Different Every Time: Wyatt biography
I've been enjoying reading this book so much that I'm rationing it so that it lasts longer! It's beautifully written — the author has made himself completely invisible in the text, he has clearly dedicated himself fully to serving the subject matter, and fully deserves all the praise he's received for this book. I'm filling in a lot of minor gaps in my knowledge of RW's life and work, discovering recordings I didn't know about.
Here are a few things I didn't know about:
This short film "Solar Flares Burn For You" has an experimental, droney soundtrack composed by Wyatt, recorded at Nick Mason's house in spring '73. The last few minutes start to resemble the track of the same title which showed up on his Ruth Is Stranger Than Richard album.
Matching Mole were considering recording this George Harrison song on their first album (as well as Gil Evans' "Las Vegas Tango" which Wyatt had included a version of on End of an Ear in 1970). I'd somehow never heard it before, and I'm now obsessed with it:
In April '73, Wyatt was playing free jazz with saxophonist Gary Windo, Matching Mole's keyboard player Dave MacRae and bass virtuoso Ron Mathewson as WMWM. A recording survives, worth listening through the rather distracting digital distortion:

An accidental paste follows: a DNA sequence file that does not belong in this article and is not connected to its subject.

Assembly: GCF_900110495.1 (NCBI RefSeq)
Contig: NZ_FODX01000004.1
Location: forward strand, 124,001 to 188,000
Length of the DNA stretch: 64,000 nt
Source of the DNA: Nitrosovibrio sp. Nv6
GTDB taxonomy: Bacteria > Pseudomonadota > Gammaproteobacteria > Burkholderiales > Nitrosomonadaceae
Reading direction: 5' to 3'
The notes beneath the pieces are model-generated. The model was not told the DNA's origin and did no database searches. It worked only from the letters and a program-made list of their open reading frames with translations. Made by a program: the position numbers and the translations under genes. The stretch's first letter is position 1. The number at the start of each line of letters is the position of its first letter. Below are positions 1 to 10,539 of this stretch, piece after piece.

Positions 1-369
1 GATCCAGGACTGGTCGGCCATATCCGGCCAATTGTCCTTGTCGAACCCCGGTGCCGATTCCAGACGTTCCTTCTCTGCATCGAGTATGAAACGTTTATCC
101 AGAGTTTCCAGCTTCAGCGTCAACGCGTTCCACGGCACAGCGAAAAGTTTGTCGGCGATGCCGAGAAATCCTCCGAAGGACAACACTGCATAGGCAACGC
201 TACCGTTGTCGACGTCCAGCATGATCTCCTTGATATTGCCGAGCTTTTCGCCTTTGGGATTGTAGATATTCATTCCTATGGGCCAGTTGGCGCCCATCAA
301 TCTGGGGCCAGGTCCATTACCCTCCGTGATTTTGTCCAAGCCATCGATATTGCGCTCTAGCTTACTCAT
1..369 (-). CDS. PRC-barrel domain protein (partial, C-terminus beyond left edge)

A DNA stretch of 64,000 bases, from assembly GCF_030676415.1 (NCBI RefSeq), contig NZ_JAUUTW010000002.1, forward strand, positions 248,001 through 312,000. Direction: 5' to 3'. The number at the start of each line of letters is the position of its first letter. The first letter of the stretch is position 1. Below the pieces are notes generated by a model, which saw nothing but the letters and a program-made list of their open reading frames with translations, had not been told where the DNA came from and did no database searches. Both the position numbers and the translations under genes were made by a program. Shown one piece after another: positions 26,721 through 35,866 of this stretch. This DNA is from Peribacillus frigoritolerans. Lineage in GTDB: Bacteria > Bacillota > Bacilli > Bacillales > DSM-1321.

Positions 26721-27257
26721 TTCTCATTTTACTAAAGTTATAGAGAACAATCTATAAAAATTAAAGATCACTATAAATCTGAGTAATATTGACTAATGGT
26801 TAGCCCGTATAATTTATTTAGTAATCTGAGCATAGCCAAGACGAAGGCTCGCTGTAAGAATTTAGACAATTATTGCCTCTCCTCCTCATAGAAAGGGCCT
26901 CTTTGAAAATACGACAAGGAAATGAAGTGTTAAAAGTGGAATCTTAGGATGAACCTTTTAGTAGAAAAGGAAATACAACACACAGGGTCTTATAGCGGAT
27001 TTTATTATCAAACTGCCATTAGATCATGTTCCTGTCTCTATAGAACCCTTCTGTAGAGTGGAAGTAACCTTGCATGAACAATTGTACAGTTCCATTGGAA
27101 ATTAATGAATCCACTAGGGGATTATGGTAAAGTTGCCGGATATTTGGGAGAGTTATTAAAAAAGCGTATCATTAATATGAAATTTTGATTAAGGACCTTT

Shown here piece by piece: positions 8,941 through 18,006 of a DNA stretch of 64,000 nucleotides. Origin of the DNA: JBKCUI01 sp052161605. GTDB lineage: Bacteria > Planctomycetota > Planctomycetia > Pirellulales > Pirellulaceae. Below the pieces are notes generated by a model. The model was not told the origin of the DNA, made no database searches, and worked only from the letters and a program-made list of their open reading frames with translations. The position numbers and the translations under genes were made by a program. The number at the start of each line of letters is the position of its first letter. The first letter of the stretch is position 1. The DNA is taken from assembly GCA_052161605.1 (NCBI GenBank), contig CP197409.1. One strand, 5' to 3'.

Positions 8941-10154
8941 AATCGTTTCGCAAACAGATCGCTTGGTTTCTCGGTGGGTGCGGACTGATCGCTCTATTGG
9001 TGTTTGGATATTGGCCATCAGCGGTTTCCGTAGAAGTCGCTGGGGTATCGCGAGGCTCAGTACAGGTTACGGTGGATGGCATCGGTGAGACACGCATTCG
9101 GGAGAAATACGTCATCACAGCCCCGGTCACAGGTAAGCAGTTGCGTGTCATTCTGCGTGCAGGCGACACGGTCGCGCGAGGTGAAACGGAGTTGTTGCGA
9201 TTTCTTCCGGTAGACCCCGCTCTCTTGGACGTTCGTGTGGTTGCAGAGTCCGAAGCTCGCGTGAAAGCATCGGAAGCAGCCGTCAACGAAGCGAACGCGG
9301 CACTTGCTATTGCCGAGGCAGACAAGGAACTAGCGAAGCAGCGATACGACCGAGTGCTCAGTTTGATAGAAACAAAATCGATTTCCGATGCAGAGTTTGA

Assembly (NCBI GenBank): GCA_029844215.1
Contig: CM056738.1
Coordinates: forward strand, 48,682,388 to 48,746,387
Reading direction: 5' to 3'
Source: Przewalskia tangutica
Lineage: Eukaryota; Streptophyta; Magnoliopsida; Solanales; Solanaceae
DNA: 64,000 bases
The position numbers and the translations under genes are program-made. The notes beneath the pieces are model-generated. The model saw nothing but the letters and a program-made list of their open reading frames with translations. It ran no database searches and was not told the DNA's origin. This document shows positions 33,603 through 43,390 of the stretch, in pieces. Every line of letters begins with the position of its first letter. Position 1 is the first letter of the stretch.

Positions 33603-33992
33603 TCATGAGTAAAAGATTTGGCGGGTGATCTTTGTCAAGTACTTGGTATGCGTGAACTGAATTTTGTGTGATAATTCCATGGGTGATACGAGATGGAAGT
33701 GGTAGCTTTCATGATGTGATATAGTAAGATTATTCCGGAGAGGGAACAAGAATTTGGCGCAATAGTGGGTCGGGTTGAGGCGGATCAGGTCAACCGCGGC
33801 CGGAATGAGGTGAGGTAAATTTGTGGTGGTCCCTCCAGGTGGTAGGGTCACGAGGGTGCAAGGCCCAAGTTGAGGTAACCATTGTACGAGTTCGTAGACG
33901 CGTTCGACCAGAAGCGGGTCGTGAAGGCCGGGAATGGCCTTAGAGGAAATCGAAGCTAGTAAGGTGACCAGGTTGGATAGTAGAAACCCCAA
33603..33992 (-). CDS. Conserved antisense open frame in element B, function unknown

He's only performed on stage a handful of times since his legendary Drury Lane concert in September 1974. One of these, I learned, was at a Raincoats concert, presumably about '82. As a Rough Trade labelmate and musical kindred spirit, he'd guested on The Raincoats' Odyshape album (one of my very favourites), and many years later booked them when he was curating the Meltdown Festival on the Southbank. But at this concert they got him up to sing one song, "Born Again Cretin", one of his very few compositions in the fallow '74—'84 period. O'Dair relates that he brought the house down, despite suffering terrible stagefright. As far as I can tell, no recording exists of this, but I did find this, which was from his appearance on The Old Grey Whistle Test on BBC TV (a programme originally devised by Kevin Ayers' dad Rowan, as it happens) during which he's better remembered for performing "Shipbuilding", one of only two "hit" singles he's released. I'm guessing the BBC have taped over the footage, as it's never surfaced, but it sounds like someone helpfully recorded the audio off their TV: